I recently read this essay on the difference between work and fun. It got me thinking about jobs like cartooning, which are essentially fun but require a lot more discipline if you want to do them professionally than if you’re just goofing off on the weekends.
I would laugh really hard if a cartoonist said he drew comic strips because all the accounting jobs were taken. I would laugh, and my eyes would tear up and then I’d pull out my handkerchief and daintily dab at my cheeks. And I would move on.
The fact is, getting paid for anything even resembling art is like climbing a sheer rock wall. Sure, you see a few eagles soaring around. They’re set. For the rest of us, it’s a matter of digging in early and never letting go. Of course you don’t have to climb the wall – you don’t have to be a professional to draw comics. In fact, if everybody tried making comics at least once in their lives, it would make the world a more bester place.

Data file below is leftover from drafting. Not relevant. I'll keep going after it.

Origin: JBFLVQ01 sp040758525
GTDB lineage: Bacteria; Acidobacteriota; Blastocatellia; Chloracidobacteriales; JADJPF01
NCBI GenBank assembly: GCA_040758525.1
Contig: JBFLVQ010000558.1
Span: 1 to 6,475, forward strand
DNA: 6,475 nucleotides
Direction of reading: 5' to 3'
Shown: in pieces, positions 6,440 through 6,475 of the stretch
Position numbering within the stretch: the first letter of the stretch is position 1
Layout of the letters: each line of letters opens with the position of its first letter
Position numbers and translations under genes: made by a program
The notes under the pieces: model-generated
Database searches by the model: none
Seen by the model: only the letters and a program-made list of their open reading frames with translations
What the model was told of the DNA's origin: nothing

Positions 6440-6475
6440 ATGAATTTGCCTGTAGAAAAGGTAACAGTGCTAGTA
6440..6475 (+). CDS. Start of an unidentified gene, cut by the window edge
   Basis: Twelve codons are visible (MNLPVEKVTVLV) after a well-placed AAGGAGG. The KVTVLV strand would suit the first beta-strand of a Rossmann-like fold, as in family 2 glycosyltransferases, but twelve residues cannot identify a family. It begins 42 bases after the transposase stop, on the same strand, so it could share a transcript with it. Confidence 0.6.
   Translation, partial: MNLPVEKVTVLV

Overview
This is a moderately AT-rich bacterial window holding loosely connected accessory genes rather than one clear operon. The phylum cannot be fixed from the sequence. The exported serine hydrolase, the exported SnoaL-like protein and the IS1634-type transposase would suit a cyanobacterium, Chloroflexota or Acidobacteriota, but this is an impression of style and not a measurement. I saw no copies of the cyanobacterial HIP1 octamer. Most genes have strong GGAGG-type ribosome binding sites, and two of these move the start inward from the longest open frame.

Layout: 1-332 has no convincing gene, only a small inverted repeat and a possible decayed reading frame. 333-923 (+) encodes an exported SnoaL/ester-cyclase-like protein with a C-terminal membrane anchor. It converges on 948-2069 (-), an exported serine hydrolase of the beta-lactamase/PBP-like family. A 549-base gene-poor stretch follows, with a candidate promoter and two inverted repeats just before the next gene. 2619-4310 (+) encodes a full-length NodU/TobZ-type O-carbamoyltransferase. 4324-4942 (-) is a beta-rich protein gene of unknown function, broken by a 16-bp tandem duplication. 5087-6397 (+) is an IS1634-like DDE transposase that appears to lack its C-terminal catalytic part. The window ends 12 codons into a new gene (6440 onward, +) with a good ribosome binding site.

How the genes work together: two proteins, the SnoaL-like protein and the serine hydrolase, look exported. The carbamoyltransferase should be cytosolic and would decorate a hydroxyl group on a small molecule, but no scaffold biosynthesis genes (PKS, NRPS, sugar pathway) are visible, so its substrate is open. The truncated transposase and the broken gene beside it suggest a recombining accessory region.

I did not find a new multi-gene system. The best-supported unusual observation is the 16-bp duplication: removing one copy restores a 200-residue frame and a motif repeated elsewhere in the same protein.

Getting back to my point. I learned pretty fast that I had to up the ol’ ante if I was going to graduate from drawing comics for fun, to drawing comics for fun and profit. This is when having fun morphs queasily into doing work. Fortunately, I like it so much deadlines have never bothered me. But I do have to force myself to sit down and draw, daily. Same with writing. Writing is fun, and I do it all the time anyway, but for Falling Rock I have to focus. Fun with deadlines can still be fun, but it is also work.
I always feel strange saying I have work to do when I mean drawing comics. It seems easier to say it that way than to explain: in order to make comics every weekday and maintain the website and send out submissions to syndicates, I can’t draw only when I feel like it. I have to draw the exact amount the strip dictates.
Can play make the transition to work? I think so, if you have the right mindset about it. If your idea of fun is a lack of time constraints, freedom of topic or media or form, then maybe you need to keep doing fun for fun. John Lennon once said that, in order to write his book A Spaniard in the Works, he’d have to get drunk every night. That’s why, he said, he never wrote another book. And that’s good: he realized he didn’t want to write that way on deadline, or to fill a certain page count. But if you can play, keeping in mind certain expectations, then you can try to make it a living.
With all this in mind, I’m going to launch my career as a Lego builder.